In the spring of 1942, in a small German city, Maria Hummel’s grandmother died in childbirth. Within months, her husband remarried and was drafted to work in a Third Reich hospital, leaving behind a frightened new wife and three sons under the age of 6.

This amazing true story is the inspiration for Hummel’s arresting new novel, Motherland, which imagines the lives of Mitläufer, or Germans who abided by Nazism so as not to be persecuted themselves.

Motherland follows a fictionalized family, the Kappus. Frank is a reconstructive surgeon called in to help save disfigured soldiers. His new wife, Liesl, is left alone to care for the boys--one of whom is growing increasingly more peculiar--while contending with air raids, dwindling food supplies and a cramped house filled with German refugees.

The book deftly moves between the voices of Frank and Liesl--from the brutal front lines to the devastated home front. And by steering clear of more traditional WWII narratives (the allies, the death camps), Hummel illuminates an oft-neglected population: Were these people complicit or were they ignorant?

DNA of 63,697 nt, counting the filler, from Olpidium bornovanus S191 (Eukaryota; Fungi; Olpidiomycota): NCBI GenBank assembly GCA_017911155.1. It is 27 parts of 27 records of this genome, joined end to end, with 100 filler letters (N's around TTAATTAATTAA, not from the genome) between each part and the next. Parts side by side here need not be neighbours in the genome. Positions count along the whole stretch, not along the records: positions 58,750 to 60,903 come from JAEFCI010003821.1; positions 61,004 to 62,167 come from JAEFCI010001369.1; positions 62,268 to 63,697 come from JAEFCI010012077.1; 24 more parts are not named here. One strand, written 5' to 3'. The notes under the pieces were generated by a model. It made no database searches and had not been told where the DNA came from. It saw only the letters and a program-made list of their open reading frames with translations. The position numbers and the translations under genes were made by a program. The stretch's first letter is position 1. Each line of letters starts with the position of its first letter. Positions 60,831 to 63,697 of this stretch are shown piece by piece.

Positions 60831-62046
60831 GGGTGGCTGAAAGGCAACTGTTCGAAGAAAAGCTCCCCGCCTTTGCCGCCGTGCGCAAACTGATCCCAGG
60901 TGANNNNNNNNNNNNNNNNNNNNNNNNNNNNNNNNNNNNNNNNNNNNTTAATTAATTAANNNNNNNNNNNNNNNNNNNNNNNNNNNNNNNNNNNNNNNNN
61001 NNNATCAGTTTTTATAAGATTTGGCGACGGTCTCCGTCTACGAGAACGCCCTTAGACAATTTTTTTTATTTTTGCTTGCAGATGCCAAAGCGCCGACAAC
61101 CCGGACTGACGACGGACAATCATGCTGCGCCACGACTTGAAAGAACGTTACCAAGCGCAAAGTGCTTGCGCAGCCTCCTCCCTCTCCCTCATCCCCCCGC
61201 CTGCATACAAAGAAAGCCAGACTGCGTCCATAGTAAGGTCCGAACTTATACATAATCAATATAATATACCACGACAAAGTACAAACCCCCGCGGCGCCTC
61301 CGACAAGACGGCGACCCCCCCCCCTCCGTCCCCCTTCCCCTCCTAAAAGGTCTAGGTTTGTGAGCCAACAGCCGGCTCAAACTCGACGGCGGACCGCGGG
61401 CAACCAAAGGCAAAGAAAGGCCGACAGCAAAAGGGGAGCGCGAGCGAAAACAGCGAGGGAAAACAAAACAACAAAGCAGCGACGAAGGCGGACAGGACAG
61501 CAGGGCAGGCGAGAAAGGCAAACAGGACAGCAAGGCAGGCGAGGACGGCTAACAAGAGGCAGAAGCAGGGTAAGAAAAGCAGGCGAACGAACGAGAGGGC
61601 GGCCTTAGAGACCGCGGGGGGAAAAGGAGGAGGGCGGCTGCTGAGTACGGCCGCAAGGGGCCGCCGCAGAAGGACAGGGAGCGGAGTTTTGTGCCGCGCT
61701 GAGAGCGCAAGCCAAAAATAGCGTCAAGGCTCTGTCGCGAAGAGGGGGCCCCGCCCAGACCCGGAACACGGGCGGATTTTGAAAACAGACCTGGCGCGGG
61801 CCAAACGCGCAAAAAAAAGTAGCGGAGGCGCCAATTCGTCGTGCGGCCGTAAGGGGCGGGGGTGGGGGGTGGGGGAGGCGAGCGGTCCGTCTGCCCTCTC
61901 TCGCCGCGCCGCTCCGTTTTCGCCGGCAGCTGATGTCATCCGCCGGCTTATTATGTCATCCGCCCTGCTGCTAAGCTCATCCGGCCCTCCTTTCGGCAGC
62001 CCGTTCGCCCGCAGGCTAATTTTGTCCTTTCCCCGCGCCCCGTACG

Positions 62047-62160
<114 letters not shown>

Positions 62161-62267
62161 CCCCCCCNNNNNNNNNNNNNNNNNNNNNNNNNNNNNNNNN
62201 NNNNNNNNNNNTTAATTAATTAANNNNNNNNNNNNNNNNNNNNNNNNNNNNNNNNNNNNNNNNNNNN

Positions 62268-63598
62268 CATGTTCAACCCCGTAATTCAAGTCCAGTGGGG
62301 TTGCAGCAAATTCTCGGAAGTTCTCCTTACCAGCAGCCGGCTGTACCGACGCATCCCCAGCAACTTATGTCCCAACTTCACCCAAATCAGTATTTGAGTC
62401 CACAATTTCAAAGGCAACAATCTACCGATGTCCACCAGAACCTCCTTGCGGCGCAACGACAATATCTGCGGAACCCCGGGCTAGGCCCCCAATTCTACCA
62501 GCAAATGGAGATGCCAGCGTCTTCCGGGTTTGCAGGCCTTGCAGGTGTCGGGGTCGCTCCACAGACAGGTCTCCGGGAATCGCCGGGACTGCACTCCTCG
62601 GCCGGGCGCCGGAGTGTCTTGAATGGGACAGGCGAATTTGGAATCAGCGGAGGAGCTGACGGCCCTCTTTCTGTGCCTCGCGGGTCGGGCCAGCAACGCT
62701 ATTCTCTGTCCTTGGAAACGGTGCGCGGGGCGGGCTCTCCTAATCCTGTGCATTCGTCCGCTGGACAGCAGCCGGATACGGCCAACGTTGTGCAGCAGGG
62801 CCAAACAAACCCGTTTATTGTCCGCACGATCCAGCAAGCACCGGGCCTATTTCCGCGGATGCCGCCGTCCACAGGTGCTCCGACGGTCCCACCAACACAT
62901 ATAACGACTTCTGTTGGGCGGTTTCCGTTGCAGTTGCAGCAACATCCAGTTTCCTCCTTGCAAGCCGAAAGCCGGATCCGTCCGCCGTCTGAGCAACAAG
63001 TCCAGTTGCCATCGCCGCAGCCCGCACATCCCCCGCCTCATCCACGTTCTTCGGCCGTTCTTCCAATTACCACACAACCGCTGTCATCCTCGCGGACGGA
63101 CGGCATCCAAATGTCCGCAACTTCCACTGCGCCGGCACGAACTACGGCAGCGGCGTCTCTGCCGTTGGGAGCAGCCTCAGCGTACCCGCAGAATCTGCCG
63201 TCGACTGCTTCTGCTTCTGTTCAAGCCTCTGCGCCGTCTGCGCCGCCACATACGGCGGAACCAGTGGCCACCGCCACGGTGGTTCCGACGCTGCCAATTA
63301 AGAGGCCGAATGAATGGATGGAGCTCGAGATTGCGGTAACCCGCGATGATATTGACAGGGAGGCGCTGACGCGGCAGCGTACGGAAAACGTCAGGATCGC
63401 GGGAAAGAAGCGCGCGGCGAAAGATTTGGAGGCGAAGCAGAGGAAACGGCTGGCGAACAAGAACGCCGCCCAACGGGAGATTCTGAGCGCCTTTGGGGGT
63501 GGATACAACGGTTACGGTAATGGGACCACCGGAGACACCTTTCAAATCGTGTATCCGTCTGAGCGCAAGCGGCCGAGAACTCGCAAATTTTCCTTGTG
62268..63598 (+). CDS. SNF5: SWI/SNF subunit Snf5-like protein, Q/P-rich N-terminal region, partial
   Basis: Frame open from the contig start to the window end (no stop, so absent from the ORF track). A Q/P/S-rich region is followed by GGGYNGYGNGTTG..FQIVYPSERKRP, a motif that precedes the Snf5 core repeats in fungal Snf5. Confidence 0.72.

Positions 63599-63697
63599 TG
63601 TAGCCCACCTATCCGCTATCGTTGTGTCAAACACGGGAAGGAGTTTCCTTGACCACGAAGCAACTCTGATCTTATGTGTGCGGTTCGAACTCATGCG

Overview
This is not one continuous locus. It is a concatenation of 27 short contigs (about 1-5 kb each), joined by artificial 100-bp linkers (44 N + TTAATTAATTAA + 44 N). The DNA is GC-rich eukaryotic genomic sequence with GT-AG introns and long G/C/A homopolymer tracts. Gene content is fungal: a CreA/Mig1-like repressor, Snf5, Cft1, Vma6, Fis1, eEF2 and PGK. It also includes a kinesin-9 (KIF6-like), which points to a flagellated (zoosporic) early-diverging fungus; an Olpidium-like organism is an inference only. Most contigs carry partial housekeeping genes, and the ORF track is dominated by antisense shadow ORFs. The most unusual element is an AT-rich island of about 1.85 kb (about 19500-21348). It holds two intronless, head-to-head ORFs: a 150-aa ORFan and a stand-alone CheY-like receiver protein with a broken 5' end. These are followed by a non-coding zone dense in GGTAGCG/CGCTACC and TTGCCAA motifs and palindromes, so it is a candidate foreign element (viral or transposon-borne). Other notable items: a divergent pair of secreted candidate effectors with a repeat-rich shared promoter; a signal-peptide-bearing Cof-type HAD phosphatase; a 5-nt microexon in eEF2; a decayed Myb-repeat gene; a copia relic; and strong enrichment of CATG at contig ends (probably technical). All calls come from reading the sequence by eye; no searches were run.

But Motherland is also larger than its historical context; it’s a moving tale of hope, compassion and the lengths we go to for the ones we love. Petition your book club to add it to the roster.

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